These are three fragments (the third untraced since publication in the 1923 Vailima Edition). For the first, ‘A Note’ seems more of a description of the type of document, left over from the title in the auction catalogue, when ‘At Sea’ would be more elegant. It seems close in style to the 1875 ‘Prose Poems’.

The second, previously believed to be part of the ‘Forest Notes’ drafts (it was written in the same notebook) was actually written in Mentone and records thoughts of hearing a piano playing Scottish airs (also mentioned in a letter of February 1874). Various more accurate titles could be imagined, but a minimum intervention would be to add ‘the South of’ to the title.

The third, though only 309 words, could possibly be finished, and it looks very similar in topic and style to the 1873–74 ‘Numbered Notes’: thoughts on various mainly philosophical topics. ‘On Time’ suggests a longer treatise, while ‘Time’ would be a sufficient title for this short piece (and in line with the titles of the ‘Numbered Notes’). Indeed ‘Time’ is the title used in the 1923 Vailima Edition and the Tusitala Edition that derives from it. As Swearingen indexes the item as ‘Time, On’ it will cause minimum confusion to adopt the shorter title, the one used in previous editions that included it.

However, in the first two cases, I can see I am forcing matters. ‘A Night in France’ is perhaps a good enough title. If I am honest, I can also see that I want to call the first ‘At Sea’ because I want to make it like the Prose Poems. So, in the end I am inclined resist title tweaking and to keep these two titles unchanged. (Or does anyone think ‘At Sea’ would be permissible?)


Using this free area of play has been very useful: as I wrote I started to get second thoughts, to see matters from another side, started to suspect my own motives. Any helpful contributions to the debate will be welcomed.


5 Responses

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  1. The wrongness of this well-meaning programme of changing titles is signalled by your saying, of the changes that you plan to make, that they apply to ‘minor works that seem to have been given inappropriate titles by other editors’.

    No. These are not ‘works’. They are only words written in notebooks and elsewehere that Stevenson, for whatever reason, never prepared for publication – never brought remotely close to publication.

    Probably he shared them, those that he shared at all, if he did, with only one or two people, ever. None of them is finished, none of them is even titled.

    One might say, not inaccurately, that all of them were, at some time or another, simply abandoned.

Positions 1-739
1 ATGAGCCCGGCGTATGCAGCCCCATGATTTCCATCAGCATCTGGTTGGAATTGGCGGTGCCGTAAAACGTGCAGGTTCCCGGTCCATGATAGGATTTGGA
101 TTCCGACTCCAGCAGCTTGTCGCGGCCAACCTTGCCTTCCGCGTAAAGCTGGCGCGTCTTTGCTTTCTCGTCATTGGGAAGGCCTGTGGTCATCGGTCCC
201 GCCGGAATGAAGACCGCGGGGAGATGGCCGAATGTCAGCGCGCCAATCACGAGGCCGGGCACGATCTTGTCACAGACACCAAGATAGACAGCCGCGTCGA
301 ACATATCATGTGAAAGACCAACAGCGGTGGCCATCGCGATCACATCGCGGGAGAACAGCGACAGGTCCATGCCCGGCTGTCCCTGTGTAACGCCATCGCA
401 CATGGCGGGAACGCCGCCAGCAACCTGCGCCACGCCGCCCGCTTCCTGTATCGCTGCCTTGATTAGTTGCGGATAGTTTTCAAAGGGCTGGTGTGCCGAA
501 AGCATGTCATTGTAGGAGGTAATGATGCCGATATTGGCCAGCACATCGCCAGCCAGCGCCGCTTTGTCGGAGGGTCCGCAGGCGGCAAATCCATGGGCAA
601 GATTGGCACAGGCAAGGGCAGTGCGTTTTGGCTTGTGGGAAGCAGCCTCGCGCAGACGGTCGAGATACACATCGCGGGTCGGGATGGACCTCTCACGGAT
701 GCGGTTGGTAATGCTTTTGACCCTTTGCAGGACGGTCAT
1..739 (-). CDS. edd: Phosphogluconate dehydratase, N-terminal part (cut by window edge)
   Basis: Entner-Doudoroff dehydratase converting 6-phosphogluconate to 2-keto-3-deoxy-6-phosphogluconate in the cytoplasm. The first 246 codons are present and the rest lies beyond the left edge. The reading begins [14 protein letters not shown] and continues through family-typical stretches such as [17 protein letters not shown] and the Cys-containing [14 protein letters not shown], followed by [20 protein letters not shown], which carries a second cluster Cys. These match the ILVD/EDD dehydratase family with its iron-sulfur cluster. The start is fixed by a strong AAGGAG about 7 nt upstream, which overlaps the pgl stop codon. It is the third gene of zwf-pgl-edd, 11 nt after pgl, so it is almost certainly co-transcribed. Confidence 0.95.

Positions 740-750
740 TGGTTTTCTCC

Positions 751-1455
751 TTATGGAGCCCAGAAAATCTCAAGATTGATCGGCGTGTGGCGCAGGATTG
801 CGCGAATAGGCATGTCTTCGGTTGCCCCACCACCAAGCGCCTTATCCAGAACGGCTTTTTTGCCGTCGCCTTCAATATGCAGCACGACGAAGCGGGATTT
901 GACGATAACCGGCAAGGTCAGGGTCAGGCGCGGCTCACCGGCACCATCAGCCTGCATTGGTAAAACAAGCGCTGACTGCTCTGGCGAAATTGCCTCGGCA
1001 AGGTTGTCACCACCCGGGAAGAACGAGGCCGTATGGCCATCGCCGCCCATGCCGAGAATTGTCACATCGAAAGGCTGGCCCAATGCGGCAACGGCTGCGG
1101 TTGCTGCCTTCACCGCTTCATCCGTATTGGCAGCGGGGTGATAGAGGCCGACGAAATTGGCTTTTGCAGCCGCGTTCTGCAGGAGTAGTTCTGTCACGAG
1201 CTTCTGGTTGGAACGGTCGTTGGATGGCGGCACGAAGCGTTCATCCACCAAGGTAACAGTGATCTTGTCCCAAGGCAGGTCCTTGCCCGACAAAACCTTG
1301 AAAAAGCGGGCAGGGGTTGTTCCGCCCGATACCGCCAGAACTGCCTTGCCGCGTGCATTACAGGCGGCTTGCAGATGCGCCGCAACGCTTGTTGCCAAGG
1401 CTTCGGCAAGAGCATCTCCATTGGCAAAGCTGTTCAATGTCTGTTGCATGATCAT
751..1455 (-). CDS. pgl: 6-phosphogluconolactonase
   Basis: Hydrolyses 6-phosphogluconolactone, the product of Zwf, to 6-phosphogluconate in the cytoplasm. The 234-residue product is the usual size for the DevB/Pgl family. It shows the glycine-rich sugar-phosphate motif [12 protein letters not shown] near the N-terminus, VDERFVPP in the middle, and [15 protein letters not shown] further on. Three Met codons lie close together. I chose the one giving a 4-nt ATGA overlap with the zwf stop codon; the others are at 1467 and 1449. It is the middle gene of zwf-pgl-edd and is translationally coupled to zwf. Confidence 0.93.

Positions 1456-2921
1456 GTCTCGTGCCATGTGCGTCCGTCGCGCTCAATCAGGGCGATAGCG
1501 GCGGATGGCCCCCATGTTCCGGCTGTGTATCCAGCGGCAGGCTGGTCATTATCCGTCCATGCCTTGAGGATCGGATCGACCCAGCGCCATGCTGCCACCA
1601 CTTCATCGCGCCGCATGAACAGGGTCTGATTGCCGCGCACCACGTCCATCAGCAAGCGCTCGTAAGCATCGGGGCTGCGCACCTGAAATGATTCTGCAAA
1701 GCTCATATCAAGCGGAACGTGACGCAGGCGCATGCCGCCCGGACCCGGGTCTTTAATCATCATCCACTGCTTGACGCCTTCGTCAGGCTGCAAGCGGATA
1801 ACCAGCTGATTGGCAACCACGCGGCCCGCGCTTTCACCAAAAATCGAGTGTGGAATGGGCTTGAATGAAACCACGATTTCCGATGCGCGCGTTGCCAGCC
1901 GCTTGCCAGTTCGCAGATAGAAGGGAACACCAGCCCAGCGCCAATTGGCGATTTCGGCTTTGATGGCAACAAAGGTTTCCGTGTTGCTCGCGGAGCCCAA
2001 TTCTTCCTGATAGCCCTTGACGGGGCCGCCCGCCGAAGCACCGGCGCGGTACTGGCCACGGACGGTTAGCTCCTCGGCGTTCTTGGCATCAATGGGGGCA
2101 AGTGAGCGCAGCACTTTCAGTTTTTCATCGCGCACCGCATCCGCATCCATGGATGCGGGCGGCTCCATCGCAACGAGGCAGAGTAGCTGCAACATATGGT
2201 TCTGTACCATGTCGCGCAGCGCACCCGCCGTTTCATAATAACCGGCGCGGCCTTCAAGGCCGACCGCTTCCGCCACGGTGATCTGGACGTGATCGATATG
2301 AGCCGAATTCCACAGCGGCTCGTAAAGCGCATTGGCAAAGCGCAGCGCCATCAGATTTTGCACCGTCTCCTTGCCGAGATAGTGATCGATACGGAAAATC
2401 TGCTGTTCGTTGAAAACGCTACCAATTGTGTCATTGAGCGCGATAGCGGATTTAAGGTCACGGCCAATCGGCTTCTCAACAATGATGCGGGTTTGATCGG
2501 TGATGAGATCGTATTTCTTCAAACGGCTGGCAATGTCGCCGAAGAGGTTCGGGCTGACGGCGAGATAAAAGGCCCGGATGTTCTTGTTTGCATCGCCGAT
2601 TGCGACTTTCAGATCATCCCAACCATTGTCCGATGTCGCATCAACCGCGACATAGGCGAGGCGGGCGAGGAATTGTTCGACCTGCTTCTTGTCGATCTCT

They are not ‘works’, major or minor, simply the leavings of an active literary life. They are different in kind, not just in degree, and it is fallacious and misleading to pretend otherwise. The question of titles hardly matters.

    During the early 1870s, at about the same time as most of these notebook entries and drafts were written, Stevenson actually was finishing ‘works’ and preparing them for a form of private ‘publication’ – this in addition to writing and submitting other works for publication.

    I refer to the half a dozen collections that he made of his poems under collection titles such as ‘Poems’, ‘Songs’, ‘Little Odes’ and ‘Recruiting Songs’. Examples other than poems include the play ‘Monmouth’, the long story ‘When the Devil Was Well’, and ‘The Hair Trunk’.

    Even though none of these was ever submitted for publication, unlike the notebook entries and drafts that you are dealing with here, these are ‘works’. Whatever their eventual disposition by him, they were so treated by their author.

    They have on them titles that Stevenson himself wrote out, they have been copied by him carefully and legibly and separately from other works, and except for ‘The Hair Trunk’ (which is unfinished) all of them have beginnings, middles, and ends.

    These features, among others, differentiate them sharply from the items you are dealing with.

    Stevenson had his reasons, we may suppose, for carrying some efforts further than others: for abandoning some efforts and not abandoning others. To call everything by the name of ‘works’, therefore, and to present everything together in one unbroken chronological sequence – as if these are all Stevenson’s ‘works’ – is fallacious and misleading, and it is false to his own actual practice.

    It was Sidney Colvin and George S. Hellman who first made most of these collections of words into ‘works’, giving them titles and tidying them up. But even Colvin and Hellman kept them separate from what Stevenson saw fit to collect – as his ‘works’ one is tempted to say – during his lifetime.

    Colvin often signals this very fact by explanatory titles such as ‘Miscellanies’ used in the Edinburgh Edition, titles such as ‘Selections From His Notebook’, or subtitles such as ‘A Frament, written at Dunoon’.

    I myself find none of the titles that Colvin and Hellman supplied for these items ‘inappropriate’. They all have some relevance or fit with the contents. None is therefore ‘inappropriate’, none of them misleading.

    Bibliographers such as George L. McKay, who prepared the original catalogue of the Beinecke Collection, myself, in The Prose Writings of RLS (1980), and Michael Forstrum, whose new-style Beinecke Collection finding aids have been online for some years, have accepted and used these ‘received’ titles.